First and Last Name/s of Presenters

Sarah BentFollow

Mentor/s

Professor Beau K. Greer

Location

University Commons

Start Day/Time

4-21-2017 1:00 PM

End Day/Time

4-21-2017 3:00 PM

Abstract

Distance runners’ knowledge regarding iron deficiency has been previously examined. Knowledge of the acute or chronic effects of iron toxicity, however, has never been assessed. The purpose of the present study was to investigate college distance runners’ knowledge about issues related to basic nutrition and iron toxicity, as well as influences on the choice to supplement with iron. Ninety-eight college distance runners (54 F; 44 M) were recruited from three Division 1 programs in the northeastern U.S. to participate in a 22-question, pen-and-paper survey. Major findings were that the mean score for a 10-item question asking respondents to identify high-iron sources of food was only 43 out of 100 possible points, while 73.6% of respondents reported either moderate or high confidence in the ability to identify iron-rich foods. Additionally, while only 29.6% have been diagnosed with an iron deficiency at any point in life, 37.9% are currently taking an iron supplement. Of those supplementing with iron, 88.9% reported taking more than 45 mg/day, the tolerable upper limit. The mean score was 7.5 out of 24.0 possible points when given a scale of statements related to positive and negative health and performance effects of iron supplementation. 52% of respondents reported that a coach at some point in their running career had suggested taking an iron supplement. In conclusion, college runners did not show a high level of knowledge regarding the potential negative effects of high iron intake, and many may be at risk for iron toxicity.

College

College of Health Professions

College and Major available

Exercise Science UG

Keywords

Runners, Iron deficiency

Document Type

Poster

Creative Commons License

Creative Commons Attribution-Noncommercial-Share Alike 3.0 License
This work is licensed under a Creative Commons Attribution-Noncommercial-Share Alike 3.0 License.

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Apr 21st, 1:00 PM Apr 21st, 3:00 PM

Knowledge of Iron Deficiency vs. Toxicity in College-level Distance Runners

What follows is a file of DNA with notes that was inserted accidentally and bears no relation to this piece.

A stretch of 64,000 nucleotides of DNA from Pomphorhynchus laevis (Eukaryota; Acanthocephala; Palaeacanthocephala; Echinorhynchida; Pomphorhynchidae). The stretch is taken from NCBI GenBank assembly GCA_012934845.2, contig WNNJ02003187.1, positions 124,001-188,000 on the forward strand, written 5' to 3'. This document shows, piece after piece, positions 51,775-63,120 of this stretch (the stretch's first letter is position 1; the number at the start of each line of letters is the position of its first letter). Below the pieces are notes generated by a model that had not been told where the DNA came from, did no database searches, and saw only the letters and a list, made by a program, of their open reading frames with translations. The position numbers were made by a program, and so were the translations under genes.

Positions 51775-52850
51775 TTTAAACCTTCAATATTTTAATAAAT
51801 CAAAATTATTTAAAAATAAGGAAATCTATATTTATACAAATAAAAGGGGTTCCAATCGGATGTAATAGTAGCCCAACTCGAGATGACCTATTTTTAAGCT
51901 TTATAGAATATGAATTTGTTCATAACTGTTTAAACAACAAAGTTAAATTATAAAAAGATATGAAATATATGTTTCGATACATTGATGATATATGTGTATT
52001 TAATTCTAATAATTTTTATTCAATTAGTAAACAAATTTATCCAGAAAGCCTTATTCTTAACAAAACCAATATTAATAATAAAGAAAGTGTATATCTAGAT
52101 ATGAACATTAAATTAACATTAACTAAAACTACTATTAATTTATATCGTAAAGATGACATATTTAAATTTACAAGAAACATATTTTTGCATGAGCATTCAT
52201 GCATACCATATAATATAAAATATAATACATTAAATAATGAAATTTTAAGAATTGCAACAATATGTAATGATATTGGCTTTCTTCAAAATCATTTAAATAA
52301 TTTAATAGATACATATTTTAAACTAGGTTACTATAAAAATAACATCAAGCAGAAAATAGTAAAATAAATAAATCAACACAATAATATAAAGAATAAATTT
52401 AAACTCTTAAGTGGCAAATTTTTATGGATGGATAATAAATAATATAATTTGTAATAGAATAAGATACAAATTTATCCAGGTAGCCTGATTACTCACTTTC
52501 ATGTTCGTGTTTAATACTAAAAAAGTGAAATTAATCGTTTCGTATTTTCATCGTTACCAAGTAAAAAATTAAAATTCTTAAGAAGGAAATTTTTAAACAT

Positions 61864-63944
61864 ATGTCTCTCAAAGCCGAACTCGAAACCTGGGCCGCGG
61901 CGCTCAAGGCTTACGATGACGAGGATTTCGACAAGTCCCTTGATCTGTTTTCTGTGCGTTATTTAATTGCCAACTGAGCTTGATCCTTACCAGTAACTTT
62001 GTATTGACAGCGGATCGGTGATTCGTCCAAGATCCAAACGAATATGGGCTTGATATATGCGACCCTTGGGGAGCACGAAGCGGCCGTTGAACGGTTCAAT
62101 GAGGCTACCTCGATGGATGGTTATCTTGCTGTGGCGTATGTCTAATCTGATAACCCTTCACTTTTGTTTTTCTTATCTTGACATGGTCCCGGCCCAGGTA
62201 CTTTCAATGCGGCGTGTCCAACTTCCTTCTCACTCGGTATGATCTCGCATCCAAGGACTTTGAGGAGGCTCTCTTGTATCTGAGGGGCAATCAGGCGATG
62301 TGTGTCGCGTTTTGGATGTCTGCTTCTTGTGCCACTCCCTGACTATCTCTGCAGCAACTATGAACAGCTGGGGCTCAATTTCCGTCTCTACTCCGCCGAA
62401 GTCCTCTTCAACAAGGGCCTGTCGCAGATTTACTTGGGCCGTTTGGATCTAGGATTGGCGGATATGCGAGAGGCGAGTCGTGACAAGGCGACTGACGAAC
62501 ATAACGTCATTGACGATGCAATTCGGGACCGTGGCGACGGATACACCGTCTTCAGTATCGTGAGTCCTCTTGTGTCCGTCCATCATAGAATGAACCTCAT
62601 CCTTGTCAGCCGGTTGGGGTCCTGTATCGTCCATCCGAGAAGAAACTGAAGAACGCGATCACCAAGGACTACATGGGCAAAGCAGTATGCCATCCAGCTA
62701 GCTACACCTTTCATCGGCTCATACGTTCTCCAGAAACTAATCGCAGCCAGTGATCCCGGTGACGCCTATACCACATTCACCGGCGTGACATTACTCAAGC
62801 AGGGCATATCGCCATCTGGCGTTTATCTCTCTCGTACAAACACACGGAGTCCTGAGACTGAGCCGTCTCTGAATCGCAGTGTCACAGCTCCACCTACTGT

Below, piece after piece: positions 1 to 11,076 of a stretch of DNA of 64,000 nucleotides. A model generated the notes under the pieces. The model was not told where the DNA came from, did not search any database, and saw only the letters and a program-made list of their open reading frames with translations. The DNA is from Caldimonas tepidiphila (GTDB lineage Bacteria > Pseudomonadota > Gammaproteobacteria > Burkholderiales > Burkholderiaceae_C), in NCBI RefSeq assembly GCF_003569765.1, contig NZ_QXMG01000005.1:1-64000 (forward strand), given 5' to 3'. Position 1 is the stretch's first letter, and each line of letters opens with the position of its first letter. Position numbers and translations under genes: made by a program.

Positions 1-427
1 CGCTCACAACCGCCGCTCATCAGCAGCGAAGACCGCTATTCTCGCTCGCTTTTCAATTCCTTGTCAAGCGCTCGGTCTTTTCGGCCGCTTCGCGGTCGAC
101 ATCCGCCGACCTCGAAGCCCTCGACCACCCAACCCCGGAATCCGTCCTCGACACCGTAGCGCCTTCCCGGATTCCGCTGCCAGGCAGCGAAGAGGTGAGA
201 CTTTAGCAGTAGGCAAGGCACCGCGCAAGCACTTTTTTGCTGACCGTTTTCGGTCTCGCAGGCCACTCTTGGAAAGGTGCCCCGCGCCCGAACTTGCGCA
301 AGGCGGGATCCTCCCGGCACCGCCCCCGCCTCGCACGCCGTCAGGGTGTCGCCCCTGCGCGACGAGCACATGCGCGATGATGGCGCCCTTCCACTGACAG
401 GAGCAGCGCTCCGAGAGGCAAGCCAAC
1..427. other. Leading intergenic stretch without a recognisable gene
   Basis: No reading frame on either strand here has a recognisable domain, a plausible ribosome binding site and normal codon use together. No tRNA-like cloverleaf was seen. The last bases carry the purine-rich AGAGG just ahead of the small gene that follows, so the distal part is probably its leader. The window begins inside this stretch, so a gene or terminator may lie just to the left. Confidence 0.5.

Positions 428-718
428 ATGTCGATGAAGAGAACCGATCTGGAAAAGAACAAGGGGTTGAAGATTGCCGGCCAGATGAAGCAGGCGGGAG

University Commons

Distance runners’ knowledge regarding iron deficiency has been previously examined. Knowledge of the acute or chronic effects of iron toxicity, however, has never been assessed. The purpose of the present study was to investigate college distance runners’ knowledge about issues related to basic nutrition and iron toxicity, as well as influences on the choice to supplement with iron. Ninety-eight college distance runners (54 F; 44 M) were recruited from three Division 1 programs in the northeastern U.S. to participate in a 22-question, pen-and-paper survey. Major findings were that the mean score for a 10-item question asking respondents to identify high-iron sources of food was only 43 out of 100 possible points, while 73.6% of respondents reported either moderate or high confidence in the ability to identify iron-rich foods. Additionally, while only 29.6% have been diagnosed with an iron deficiency at any point in life, 37.9% are currently taking an iron supplement. Of those supplementing with iron, 88.9% reported taking more than 45 mg/day, the tolerable upper limit. The mean score was 7.5 out of 24.0 possible points when given a scale of statements related to positive and negative health and performance effects of iron supplementation. 52% of respondents reported that a coach at some point in their running career had suggested taking an iron supplement. In conclusion, college runners did not show a high level of knowledge regarding the potential negative effects of high iron intake, and many may be at risk for iron toxicity.

 

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